How to cite this page
Jewish Women's Archive. "Donna E. Arzt, 1954 - 2008." (Viewed on May 30, 2023) <https://jwa.org/weremember/arzt-donna>.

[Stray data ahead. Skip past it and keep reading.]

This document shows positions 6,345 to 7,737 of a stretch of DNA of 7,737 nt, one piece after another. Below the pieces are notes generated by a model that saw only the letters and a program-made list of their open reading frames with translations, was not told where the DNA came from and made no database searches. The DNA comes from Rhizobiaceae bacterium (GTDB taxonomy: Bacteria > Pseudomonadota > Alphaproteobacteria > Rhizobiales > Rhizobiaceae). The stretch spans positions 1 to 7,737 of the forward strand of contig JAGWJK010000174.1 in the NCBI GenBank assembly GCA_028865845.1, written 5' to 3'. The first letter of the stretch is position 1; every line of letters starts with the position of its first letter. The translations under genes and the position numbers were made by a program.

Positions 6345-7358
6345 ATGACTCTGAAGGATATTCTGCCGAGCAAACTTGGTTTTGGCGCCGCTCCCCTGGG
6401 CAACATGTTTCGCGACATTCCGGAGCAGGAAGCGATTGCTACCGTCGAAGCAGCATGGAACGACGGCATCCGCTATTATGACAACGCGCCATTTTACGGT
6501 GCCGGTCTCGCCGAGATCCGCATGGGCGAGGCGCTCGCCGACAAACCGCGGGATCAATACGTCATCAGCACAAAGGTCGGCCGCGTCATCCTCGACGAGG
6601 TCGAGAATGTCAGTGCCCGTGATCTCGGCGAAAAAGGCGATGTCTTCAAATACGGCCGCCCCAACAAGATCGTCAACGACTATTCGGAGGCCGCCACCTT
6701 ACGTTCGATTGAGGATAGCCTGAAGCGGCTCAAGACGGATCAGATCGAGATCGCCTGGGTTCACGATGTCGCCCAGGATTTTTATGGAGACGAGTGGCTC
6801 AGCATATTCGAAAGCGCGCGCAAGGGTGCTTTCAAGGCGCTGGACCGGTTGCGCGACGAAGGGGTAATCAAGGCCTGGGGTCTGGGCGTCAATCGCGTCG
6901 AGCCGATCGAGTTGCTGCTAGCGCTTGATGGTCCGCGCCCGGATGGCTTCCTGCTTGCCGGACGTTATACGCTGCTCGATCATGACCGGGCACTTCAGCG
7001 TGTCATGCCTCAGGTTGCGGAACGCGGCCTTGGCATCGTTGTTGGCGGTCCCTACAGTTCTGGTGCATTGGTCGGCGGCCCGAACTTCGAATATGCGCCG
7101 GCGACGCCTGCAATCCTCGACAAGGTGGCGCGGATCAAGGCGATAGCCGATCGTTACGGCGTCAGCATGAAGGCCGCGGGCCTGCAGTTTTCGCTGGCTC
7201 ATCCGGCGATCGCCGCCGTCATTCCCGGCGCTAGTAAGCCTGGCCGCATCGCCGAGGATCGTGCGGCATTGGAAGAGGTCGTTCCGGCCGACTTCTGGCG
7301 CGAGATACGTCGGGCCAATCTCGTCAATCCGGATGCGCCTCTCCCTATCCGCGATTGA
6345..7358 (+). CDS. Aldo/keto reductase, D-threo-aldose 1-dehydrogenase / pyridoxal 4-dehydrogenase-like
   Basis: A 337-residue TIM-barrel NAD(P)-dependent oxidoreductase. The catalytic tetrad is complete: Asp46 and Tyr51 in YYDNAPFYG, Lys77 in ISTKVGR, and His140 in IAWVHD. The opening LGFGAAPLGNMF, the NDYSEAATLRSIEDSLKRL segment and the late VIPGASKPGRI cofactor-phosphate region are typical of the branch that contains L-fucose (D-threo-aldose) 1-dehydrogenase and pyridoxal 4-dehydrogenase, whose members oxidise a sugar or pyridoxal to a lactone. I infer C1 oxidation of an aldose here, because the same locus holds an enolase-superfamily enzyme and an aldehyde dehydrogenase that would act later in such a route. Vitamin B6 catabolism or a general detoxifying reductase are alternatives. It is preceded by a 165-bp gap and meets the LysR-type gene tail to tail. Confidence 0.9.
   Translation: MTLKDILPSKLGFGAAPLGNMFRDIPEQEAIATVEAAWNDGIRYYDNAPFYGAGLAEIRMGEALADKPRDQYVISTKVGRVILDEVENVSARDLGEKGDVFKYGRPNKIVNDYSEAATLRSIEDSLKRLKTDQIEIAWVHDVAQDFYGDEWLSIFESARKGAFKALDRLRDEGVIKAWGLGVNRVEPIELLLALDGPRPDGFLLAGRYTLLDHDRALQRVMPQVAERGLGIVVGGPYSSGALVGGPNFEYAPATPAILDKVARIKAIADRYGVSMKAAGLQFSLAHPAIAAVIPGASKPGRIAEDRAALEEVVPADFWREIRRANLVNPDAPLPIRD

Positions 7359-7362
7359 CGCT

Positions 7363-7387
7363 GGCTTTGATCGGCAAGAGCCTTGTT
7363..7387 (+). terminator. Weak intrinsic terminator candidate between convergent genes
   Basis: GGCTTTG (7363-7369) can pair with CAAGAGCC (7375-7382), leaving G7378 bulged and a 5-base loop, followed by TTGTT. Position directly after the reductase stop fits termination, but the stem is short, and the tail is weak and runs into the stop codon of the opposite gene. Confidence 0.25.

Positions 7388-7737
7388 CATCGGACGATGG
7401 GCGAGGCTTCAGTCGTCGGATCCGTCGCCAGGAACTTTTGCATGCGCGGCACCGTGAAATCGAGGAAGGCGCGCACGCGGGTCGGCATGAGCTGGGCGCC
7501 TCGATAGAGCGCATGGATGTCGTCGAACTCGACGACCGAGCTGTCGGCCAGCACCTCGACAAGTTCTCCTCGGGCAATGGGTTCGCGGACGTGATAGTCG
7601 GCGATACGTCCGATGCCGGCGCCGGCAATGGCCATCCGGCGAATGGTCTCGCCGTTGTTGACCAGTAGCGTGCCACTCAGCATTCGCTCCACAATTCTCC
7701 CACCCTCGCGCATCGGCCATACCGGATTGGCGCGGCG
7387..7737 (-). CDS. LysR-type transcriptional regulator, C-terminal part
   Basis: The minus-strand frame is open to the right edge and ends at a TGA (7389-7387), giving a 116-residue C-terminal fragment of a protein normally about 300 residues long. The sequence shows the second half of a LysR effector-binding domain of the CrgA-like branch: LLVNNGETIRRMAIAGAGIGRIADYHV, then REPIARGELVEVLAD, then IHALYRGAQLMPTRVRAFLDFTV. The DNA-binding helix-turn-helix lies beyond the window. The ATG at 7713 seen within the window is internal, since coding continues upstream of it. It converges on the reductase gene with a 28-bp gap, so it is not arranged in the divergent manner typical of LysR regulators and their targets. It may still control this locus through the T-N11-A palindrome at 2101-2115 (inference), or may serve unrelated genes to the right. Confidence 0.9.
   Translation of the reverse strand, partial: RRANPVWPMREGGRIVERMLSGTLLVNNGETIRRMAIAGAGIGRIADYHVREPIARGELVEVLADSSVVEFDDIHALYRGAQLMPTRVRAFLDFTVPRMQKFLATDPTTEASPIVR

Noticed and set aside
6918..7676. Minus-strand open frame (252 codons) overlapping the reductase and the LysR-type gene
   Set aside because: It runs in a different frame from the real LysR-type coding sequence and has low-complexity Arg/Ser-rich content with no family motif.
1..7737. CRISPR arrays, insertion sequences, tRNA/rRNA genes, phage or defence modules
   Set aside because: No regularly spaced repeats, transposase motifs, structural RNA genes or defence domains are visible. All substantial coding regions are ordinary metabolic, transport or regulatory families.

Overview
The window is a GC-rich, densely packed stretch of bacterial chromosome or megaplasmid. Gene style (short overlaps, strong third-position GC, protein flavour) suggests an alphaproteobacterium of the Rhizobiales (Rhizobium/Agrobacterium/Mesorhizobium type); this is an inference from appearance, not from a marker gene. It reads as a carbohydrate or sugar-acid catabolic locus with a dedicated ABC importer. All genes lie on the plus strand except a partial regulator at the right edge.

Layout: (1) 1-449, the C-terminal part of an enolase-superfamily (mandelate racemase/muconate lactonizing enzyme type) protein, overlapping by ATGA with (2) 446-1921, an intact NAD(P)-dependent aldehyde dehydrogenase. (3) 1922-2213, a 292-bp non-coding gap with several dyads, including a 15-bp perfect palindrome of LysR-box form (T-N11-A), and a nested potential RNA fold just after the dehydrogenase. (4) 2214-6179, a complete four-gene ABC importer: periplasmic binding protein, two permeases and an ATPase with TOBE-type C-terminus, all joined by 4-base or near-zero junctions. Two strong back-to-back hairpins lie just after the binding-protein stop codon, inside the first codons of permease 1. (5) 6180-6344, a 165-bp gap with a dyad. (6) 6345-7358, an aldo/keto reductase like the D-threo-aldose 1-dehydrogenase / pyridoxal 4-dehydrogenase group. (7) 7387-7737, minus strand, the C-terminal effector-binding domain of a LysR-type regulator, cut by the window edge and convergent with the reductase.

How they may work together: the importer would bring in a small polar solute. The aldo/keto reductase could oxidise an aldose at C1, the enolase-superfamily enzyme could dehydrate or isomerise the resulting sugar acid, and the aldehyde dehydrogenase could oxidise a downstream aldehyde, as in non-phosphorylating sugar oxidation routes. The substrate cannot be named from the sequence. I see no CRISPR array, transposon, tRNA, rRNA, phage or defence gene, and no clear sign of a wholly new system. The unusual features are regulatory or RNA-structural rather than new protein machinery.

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I knew Donna in elementary school. We were probably the only two Jewish girls. Wish I knew her as an adult.